Food & Wine online voting for "The People's Best New Chef" ends Sunday
Yesterday's spotlight was focused on the presidential hopefuls. But today there's a much tastier race at stake.
From now through Sunday, Food & Wine is accepting online votes for the People's Best New Chef award. The competition is fierce and features several outstanding local talents.
For 24 years, Food & Wine has bestowed the title of Best New Chef on the industry's most promising newcomers, including culinary royalty like Thomas Keller, Rick Bayless, and Nobu Matsuhisa.
In 2011, a populist element was added: the People's Choice awards. Voting was opened to the public, and Jamie Bissonnette of Boston's Coppa was anointed the inaugural People's Best New Chef.
This year, 100 chefs from 10 regions around the country have been nominated to chase the crown. With a goal of finding new, unique talent, the editors of Food & Wine have handpicked the participants--all of whom have led their own kitchen for five years or less. The top vote-getter in each region will be named a finalist, and the overall winner will become the People's Best New Chef 2012.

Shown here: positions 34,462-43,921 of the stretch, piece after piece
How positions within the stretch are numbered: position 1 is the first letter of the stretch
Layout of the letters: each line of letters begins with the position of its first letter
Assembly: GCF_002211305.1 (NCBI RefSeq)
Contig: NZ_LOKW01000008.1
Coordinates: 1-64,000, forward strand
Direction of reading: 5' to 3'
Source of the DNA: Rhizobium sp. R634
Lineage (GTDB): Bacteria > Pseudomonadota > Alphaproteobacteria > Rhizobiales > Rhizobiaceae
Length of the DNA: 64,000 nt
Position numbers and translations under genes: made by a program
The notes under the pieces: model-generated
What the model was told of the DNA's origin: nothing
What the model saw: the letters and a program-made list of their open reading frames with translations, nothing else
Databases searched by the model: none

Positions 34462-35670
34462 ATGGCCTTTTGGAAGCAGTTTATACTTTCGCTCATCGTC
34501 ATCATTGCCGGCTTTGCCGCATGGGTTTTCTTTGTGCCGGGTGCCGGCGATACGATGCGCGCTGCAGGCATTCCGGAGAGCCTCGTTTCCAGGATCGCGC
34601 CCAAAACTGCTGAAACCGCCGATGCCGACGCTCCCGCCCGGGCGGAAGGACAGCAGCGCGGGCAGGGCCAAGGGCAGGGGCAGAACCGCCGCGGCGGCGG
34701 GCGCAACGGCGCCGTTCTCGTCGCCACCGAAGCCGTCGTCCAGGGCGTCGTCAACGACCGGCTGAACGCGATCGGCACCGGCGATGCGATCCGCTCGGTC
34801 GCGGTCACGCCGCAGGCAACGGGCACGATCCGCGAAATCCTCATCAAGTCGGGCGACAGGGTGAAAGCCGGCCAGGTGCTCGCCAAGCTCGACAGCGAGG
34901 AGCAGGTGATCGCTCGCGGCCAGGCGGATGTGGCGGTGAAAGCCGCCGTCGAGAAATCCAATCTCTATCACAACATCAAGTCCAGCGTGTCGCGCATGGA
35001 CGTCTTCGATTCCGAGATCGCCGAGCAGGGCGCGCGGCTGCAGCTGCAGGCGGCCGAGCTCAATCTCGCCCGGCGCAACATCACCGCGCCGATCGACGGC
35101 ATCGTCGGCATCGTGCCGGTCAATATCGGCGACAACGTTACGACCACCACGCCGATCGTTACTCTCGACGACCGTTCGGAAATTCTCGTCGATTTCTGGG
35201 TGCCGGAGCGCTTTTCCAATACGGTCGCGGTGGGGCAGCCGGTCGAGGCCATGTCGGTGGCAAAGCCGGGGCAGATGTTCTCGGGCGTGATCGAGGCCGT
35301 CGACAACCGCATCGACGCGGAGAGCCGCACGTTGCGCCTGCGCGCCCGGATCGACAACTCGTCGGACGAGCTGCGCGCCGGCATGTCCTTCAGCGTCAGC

Our local contestants are competing in the Midwest region and include four familiar faces from three well-known places.
MIKE BROWN and JAMES WINBERG
Courtesy of Travail
Travail Kitchen & Amusements
A soup served with cotton candy? Do-it-yourself desserts that bubble and smoke? A meringue with bacon and lime? You've just entered a parallel dining universe called Travail, where the food that may have been frozen yesterday is foamed today, and might be floating by tomorrow.
"We call it progressive food," says Mike Brown of the molecular magic he and James Winberg whip up at Travail. "It's really playful. We're trying to take ideas--whether they're crazy or weird or really refined--and make them happen. In my opinion that's what progressive food is. Not letting anything hold you back."
Since opening Travail in 2010, Brown and Winberg (who first worked together at Porter & Frye), haven't let much get in their way, especially anything that smacks of an everyday restaurant experience.
They've bucked the front and back of the house model, doing away with waitstaff and hosts. Sometimes it creates confusion, but that's by design. "When you walk in, I don't want you to think this is normal," Brown confesses.